When the history books look back on the 2020-2021 school year, they’ll paint a picture of an education sector in crisis: triaging remote learning with efforts to re-open schools and classrooms safely, battling widening opportunity gaps for students of color, and navigating the emergence of a vaccine that is still not approved for youth.
Throughout this unprecedented year, EP’s exclusive cohort of 24 COVID Response Fellows have been on the front lines of 23 school systems’ responses. Primarily funded through philanthropy to benefit school systems at no additional cost, these senior-level Fellows provided superintendents, chiefs, and other senior-level leaders with invaluable flexible capacity to tackle their most pressing needs. Last week, four Fellows shared their experiences and insights during a virtual “roundtable” for the EP community. The event was moderated by Andrea Wolfe (2016 Alum).
COVID Response Fellows helped their school systems navigate emergent pandemic priorities. For example:
- From November - June, Tirza Buelto managed Providence Public Schools’ Virtual Learning Academy, the district’s response to students and families who weren't ready to return to in-person learning. Approximately 6,500 students opted into a distant or hybrid learning option.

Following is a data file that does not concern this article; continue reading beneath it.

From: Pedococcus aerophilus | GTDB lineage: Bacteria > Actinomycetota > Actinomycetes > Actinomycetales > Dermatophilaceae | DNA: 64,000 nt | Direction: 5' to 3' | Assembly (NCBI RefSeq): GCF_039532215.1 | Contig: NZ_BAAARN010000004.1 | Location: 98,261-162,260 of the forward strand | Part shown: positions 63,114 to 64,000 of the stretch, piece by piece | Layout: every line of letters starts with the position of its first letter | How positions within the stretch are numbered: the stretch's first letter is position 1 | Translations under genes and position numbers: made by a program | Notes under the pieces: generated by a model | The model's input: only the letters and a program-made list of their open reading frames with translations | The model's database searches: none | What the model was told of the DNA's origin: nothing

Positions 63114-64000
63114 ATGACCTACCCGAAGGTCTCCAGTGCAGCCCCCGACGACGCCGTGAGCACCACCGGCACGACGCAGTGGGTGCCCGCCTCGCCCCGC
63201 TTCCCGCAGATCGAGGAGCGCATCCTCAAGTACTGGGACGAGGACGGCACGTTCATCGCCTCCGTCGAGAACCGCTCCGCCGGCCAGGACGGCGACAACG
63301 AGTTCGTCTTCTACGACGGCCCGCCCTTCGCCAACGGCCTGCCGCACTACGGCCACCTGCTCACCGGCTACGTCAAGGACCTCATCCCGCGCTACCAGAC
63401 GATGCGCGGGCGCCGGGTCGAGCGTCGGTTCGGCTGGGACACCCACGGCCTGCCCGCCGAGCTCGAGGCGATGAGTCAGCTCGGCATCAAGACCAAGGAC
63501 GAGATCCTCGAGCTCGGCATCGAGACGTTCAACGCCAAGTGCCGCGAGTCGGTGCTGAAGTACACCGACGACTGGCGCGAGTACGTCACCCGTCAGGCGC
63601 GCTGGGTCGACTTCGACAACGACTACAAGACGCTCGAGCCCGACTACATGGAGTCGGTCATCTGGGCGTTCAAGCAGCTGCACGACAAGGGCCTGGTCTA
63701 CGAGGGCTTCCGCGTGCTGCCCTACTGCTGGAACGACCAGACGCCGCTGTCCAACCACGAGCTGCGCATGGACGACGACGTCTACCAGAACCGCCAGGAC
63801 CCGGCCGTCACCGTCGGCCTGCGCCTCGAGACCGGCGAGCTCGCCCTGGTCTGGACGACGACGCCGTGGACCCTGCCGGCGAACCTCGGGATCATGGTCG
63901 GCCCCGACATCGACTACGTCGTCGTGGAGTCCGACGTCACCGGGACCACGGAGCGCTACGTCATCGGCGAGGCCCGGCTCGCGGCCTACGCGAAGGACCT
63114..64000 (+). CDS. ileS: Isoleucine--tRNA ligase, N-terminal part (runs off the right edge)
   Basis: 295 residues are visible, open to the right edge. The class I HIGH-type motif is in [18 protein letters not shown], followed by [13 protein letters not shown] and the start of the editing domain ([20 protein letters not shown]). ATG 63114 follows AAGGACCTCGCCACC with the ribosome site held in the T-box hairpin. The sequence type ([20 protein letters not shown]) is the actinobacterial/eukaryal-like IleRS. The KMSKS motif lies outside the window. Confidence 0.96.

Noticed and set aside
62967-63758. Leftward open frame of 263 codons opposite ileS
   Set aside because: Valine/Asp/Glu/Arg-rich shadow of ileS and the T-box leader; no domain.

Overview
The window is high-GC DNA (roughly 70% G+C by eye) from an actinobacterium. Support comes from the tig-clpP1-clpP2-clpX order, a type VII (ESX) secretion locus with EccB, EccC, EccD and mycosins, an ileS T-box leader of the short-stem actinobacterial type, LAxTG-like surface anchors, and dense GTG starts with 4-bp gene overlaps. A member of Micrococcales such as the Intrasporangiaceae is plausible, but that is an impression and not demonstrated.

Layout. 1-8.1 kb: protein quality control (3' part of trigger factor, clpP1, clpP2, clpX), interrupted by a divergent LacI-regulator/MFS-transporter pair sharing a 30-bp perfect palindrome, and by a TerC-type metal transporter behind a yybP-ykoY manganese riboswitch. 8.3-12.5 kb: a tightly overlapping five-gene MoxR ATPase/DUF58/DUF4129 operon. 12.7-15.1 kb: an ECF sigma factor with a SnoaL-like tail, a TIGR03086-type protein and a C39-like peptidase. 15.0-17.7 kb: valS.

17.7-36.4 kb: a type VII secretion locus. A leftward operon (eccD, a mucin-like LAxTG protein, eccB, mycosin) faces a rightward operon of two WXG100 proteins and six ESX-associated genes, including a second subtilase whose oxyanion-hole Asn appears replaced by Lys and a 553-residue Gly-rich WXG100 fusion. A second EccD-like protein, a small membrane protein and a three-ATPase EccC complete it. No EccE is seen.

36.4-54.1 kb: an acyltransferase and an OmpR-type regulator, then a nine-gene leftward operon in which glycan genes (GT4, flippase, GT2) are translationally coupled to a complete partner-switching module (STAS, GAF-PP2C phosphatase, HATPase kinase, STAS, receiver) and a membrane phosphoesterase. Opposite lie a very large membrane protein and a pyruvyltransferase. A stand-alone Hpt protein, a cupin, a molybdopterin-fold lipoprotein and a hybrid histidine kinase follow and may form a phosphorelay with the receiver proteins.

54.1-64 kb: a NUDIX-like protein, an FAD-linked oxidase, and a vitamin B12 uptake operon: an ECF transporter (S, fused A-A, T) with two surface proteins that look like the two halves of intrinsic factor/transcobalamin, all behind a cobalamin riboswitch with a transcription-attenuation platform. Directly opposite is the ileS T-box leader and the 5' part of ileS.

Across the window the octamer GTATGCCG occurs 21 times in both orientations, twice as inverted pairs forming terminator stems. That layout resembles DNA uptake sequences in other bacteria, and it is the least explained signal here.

- Karmin-Tia Greer works across The SEED Foundation’s national network to facilitate multi-tiered systems of support (MTSS) for 900 SEED students participating in the network’s college-prep boarding school model. 80% of SEED graduates will be first-generation college-bound students. Karmin-Tia created resources and tools to help school leaders & teachers support the whole child during COVID.
- In a complex DC education ecosystem, Charlotte Nugent is helping the Office of the State Superintendent of Education (OSSE) coordinate continuous improvement plans for DC's 70 school districts & charter networks, serving DC’s 95,000 students -- 88% of whom identify as students of color. Charlotte helped school systems answer an essential question, “How will we address COVID and accelerate student learning?,” and then helped ensure LEAs’ plans aligned with ESSER funding.